What if we told you that you could reduce your risk of diabetes and heart disease by simply changing one daily habit? You probably wouldn’t believe us, but one regular habit that many of us have has been linked to a higher risk of heart disease, diabetes, and obesity.
So, what is this common habit that’s putting our health at risk? It’s TV watching.
Researchers have linked prolonged TV watching — or a sedentary lifestyle — with a higher risk of heart disease, obesity, and diabetes. To reduce the harmful effects of prolonged sitting, it’s advised that you get up for frequent moving breaks. So far, a sedentary lifestyle has been linked to accelerated aging, cancer, and blood clots.
The researchers at the University of Turku followed individuals who were transitioning from the workforce into retirement to determine if this transition could influence bad habits like prolonged sitting versus free time.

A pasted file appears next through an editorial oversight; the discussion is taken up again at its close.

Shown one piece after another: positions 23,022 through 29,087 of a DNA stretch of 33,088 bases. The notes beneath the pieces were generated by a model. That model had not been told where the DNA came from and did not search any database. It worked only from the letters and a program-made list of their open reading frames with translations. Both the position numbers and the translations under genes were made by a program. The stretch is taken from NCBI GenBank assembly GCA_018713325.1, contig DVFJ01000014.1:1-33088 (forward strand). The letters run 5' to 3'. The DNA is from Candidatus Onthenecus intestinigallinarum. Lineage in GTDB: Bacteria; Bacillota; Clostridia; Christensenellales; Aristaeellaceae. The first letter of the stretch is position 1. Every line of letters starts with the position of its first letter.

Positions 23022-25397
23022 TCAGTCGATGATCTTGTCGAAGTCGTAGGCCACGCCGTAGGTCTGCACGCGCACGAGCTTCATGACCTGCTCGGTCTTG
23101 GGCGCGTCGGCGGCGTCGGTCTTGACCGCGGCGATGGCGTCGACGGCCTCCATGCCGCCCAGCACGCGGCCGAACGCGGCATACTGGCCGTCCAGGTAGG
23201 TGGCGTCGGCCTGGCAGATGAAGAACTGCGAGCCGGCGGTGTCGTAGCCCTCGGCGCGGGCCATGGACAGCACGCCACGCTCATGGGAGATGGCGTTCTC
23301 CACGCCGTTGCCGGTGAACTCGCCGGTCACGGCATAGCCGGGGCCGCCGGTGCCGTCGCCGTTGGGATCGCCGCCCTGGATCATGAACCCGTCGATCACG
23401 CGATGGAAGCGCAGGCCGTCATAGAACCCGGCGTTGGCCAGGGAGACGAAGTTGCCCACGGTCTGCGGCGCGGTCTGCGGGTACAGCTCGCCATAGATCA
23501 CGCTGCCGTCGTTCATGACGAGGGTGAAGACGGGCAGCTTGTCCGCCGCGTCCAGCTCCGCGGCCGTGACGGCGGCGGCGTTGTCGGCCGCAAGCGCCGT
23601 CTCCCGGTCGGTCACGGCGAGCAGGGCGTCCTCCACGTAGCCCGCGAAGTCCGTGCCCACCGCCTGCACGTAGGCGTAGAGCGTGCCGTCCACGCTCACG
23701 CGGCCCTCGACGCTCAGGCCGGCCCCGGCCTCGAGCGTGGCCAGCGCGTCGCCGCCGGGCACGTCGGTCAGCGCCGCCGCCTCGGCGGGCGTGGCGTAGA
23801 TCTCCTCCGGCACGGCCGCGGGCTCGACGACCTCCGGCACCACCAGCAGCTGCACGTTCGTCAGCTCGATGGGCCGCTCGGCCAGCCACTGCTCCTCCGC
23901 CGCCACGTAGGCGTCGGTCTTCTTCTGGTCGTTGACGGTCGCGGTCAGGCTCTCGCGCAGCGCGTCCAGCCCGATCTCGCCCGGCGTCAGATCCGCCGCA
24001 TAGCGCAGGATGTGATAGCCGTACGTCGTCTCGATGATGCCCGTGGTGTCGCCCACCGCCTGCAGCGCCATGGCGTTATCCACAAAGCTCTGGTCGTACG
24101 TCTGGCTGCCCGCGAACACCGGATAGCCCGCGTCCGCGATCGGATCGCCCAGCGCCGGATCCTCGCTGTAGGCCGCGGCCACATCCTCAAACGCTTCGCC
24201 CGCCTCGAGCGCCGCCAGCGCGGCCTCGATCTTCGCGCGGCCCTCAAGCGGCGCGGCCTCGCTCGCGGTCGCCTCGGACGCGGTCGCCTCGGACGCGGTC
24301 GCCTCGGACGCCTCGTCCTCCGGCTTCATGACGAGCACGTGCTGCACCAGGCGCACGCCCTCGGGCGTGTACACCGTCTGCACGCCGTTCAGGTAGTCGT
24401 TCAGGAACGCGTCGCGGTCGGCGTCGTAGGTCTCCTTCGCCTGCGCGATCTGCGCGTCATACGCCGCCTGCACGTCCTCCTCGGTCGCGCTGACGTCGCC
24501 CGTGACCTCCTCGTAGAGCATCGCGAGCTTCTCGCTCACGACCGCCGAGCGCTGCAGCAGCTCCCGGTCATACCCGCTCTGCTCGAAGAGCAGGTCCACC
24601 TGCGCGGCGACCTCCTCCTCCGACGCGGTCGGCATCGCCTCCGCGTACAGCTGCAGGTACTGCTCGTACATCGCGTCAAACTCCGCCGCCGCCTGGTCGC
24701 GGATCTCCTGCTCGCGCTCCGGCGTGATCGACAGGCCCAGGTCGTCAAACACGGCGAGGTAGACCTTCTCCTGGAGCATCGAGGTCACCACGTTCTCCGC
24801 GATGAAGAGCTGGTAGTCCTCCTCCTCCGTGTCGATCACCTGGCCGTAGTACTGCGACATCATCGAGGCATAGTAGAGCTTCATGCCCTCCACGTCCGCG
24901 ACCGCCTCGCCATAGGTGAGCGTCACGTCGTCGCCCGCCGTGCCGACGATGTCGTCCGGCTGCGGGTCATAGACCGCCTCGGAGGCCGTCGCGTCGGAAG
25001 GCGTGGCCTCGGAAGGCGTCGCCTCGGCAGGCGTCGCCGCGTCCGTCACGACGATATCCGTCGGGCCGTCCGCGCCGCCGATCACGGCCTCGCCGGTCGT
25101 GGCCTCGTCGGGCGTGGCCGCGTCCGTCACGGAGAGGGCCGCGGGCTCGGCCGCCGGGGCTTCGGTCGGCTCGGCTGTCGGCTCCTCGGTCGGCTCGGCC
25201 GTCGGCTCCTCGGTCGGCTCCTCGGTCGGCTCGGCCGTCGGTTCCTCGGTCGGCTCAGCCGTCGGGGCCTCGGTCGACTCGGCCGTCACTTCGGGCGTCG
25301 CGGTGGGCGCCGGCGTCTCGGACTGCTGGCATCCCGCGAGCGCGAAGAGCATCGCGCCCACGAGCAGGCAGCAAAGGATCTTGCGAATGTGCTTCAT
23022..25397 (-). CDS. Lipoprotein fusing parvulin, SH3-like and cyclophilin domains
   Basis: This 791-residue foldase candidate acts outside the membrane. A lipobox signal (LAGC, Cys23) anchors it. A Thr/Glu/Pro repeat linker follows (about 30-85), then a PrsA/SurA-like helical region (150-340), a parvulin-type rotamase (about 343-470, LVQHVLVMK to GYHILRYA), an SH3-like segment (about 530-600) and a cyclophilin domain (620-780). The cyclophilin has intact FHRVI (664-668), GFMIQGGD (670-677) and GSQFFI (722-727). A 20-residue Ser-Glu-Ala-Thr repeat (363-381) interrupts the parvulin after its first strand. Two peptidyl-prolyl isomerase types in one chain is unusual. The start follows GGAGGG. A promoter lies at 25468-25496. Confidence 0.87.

The researchers found that the daily amount of sitting increased over time from four to six hours and TV viewing also increased as a result. Sitting increases were seen higher among women, those who sat for their job, those with a low physical activity level, those who suffered from sleep disorders and mental health issues, and those who had poor health prior to retirement.
The simple answer to this problem is to simply sit less and move more, but for some people, this can be challenging. Therefore, if you are bound to sitting, then ensuring you’re moving in this position can also help. For example, you can lift your arms or legs, wiggle your toes, and stretch. It’s also a good idea while sitting to tap your feet on the ground as if you were running on the spot. You can do this for 30 seconds at a time.
Finding ways to move more while sitting along with taking those necessary breaks to move around can help reduce the harmful effects of prolonged sitting.
Related: Venous Thromboembolism Risk Higher with More Television Hours